MAJ GEN HERTLING: There are. To answer your final question first, there are some areas where we think they are. I’m not going to discuss where that is because we’re going to continue to pursue them through those areas. In terms of, as you say, the internecine violence, I wouldn’t classify it as Shi’a being attacked by Sunni. I think that’s a little bit too far in the extreme. I think it’s Sunni extremists attacking Shi’a in many cases. And in the other cases, Shi’a extremists attacking Sunni. And Diyala is a very mixed province. It is, as many of you…as the governor reminds me on a daily basis, “a little Iraq.” So, yeah. There are some continuing difficulties, And I think that’s why al-Qaeda wants that province so very much because it is a little Iraq. And it also gives access to Baghdad and it also, as we’ve seen in the previous strategy, considered their caliphate capitol now as well as the provincial capitol between Baqubah and Muqdadiyah. But, yeah, there’s still some additional extremists that we have to continue to pursue in that province and we will continue to do that. We chose the areas of Iron Reaper, which really have to do with the western part of Diyala as well as areas within Salah ad Din as well as western Mosul, for a very specific reason. Every operation we do is based on very specific intelligence that we’re receiving. And what we’re getting as we continue and use the expression again of pulling strings, it allows us to go after one or two which gives us more and more opportunities as we collect additional intelligence from those that we kill or capture. We have had a significant amount of intelligence from both Mosul and from Diyala Province in terms of where the enemy is and what he’s doing. In Ninawa Province specifically, I’ll tell you that we have captured or killed a total of 13 emirs—and that’s their term, not mine, for the various leaders throughout the province—over the last four weeks. From the ones that we have captured we have gained a significant amount of intelligence because as soon as they are captured, they are willing to talk about their organization. We have also found that they are…many of them are taking money that’s meant for the fighters that they are hiring in Ninawa Province, as an example. And it’s interesting to us that the ones that we are capturing are willing to talk, not only about the organization, but the personalities of other leaders within those organizations and how some of those personalities, in fact, are in it for personal gain as opposed for the alleged ideology of al-Qaeda.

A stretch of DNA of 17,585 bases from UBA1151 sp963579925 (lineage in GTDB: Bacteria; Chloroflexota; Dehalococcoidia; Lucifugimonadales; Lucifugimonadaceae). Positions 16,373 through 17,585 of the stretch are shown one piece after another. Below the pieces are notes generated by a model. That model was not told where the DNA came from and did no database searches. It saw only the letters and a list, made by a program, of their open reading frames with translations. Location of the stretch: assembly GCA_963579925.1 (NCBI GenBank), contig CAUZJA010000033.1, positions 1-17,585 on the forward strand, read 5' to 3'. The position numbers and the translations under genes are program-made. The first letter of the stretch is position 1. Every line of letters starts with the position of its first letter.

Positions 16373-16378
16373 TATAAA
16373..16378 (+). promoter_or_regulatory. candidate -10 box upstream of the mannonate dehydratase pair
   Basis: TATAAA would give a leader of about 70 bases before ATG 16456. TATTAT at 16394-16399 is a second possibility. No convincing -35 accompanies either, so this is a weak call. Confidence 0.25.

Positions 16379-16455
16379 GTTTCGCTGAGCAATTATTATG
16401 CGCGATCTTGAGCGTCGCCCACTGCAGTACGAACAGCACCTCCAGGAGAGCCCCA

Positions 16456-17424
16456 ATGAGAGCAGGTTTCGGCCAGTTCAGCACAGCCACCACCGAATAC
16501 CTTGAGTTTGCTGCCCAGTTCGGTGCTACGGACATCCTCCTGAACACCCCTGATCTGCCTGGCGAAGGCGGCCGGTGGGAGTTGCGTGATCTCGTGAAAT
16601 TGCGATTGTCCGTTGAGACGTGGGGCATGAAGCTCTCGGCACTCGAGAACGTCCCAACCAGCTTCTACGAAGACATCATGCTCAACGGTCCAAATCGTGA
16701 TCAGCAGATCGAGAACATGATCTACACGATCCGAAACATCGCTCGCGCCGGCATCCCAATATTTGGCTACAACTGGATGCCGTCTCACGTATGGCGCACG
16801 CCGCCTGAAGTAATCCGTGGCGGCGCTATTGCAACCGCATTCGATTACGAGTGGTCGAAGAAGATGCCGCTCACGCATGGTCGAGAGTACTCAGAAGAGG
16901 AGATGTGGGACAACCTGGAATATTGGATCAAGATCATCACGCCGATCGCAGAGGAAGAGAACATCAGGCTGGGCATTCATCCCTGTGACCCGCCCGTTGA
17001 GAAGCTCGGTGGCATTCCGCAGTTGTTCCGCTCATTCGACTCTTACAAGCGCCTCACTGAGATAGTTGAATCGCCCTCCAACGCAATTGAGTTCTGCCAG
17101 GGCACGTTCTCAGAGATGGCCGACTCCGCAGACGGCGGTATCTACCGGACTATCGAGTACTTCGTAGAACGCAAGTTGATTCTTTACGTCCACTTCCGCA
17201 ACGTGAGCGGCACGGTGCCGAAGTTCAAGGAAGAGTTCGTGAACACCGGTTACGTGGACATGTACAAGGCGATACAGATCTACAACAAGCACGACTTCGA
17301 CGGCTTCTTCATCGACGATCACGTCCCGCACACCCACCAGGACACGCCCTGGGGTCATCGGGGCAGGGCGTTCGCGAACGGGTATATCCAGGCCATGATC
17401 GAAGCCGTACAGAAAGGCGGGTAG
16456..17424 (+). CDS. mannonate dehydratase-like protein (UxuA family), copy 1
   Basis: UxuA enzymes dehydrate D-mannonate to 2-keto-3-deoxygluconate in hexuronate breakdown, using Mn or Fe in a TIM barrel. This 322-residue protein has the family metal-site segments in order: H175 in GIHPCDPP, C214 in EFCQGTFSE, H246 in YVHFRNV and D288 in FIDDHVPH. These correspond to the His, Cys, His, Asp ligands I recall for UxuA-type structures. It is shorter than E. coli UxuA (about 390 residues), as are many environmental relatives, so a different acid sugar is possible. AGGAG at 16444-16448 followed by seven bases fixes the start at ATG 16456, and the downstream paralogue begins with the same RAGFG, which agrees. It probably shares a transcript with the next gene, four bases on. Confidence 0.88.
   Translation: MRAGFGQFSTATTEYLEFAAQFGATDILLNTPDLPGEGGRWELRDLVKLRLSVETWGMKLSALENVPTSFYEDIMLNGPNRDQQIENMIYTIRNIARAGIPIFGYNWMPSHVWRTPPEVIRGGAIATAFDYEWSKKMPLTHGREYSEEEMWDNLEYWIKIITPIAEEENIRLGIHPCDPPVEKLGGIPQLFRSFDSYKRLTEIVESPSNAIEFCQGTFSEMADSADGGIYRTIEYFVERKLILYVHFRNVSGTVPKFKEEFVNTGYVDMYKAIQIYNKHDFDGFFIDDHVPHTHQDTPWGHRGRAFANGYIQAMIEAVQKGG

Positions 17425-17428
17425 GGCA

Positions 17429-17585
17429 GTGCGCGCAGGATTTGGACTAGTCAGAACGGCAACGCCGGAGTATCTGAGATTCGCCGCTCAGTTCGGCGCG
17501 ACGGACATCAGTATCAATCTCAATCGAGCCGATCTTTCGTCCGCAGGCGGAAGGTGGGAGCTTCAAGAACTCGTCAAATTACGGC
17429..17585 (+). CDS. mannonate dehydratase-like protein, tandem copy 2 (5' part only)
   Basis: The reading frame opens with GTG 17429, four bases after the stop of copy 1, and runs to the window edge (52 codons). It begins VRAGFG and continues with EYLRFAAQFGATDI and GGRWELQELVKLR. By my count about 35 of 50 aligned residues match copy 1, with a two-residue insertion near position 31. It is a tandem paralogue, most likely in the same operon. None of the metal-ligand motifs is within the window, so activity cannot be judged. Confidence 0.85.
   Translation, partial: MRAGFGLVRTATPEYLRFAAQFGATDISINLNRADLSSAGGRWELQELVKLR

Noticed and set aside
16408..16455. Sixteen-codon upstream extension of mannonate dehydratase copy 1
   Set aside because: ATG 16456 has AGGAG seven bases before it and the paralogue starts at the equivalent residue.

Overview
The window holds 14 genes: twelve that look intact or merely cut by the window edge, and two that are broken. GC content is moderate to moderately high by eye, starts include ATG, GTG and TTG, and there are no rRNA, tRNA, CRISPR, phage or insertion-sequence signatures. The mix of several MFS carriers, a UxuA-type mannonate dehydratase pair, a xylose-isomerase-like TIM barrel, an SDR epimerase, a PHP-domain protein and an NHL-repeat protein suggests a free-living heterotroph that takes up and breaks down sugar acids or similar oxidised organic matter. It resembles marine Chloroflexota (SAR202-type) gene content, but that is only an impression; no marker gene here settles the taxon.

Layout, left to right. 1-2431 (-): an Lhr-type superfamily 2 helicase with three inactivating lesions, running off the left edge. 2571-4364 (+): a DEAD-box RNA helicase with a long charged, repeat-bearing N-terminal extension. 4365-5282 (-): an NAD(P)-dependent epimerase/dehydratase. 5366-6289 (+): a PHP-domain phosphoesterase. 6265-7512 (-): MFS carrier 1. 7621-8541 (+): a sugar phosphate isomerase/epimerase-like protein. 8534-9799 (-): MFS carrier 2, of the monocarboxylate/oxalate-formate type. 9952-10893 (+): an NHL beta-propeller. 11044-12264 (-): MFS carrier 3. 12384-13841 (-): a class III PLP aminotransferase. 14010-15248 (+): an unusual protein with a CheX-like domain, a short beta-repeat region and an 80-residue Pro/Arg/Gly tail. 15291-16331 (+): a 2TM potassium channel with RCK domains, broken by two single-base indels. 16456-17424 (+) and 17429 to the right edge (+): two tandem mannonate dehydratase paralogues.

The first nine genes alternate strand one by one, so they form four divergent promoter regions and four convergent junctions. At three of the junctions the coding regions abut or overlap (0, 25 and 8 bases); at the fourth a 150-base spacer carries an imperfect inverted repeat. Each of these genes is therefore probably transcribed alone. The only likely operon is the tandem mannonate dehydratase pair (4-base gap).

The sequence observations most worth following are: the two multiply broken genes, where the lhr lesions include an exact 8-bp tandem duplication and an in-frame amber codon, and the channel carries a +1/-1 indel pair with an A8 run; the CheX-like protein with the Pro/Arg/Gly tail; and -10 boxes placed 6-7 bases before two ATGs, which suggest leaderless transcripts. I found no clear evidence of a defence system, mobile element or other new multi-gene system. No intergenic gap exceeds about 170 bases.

MAJ GEN BERGNER: We’ll take one more question. Yes, sir.

REP8: Asks question in Arabic.

INT: Question from al-Huriyah Radio. During the process your troops…during the process your troops… Okay. By targeting some civilians…some of the troops gave them some documents so that they will be…so that they tell them that they were not being targeted intentionally. So how would the civilians know that they will be compensated? They come to us and we tell them we don’t know how the Americans will compensate you. So how will the civilians that are actually…sometimes get targeted unintentionally, how will they be compensated?

MAJ GEN BERGNER: First, let me just say that coalition forces and Iraqi security forces work very, very hard to focus their efforts and impact only this enemy that presents such a danger not only to our forces but to the Iraqi people. As you know, and the Iraqi people know all too well, this is an enemy who very frequently seeks to locate himself among innocent people and he uses them to make it more difficult for the coalition and Iraqi forces to fulfill their responsibility. Having said that, the coalition and Iraqi forces take great diligence and exercise as much restraint as this very complex and very difficult environment can allow. When there are instances where our activities damage property and tragically injure those civilians who are innocent, our units will follow up with the neighborhood advisory councils and with those Iraqi officials in the neighborhood to make contact, to find out who has been affected by those operations, and to provide the necessary follow up so that we can show our respect to them and so that we can fulfill our obligation to them. So the way that happens is by coalition force representatives working directly with the leadership; sometimes it’s a tribal leader, sometimes it’s an elected leader, sometimes it’s just someone who knows the individual who is injured to bring it to our attention so that we can provide the necessary arrangements to provide for their needs. But I will tell you, on behalf of the coalition, that we have great respect for the Iraqi people. We know the difficulty that this enemy creates by the way he places himself in and among the Iraqi population. And we will work…continue to work very hard in those kinds of circumstances to provide for our obligation to them. Shukran.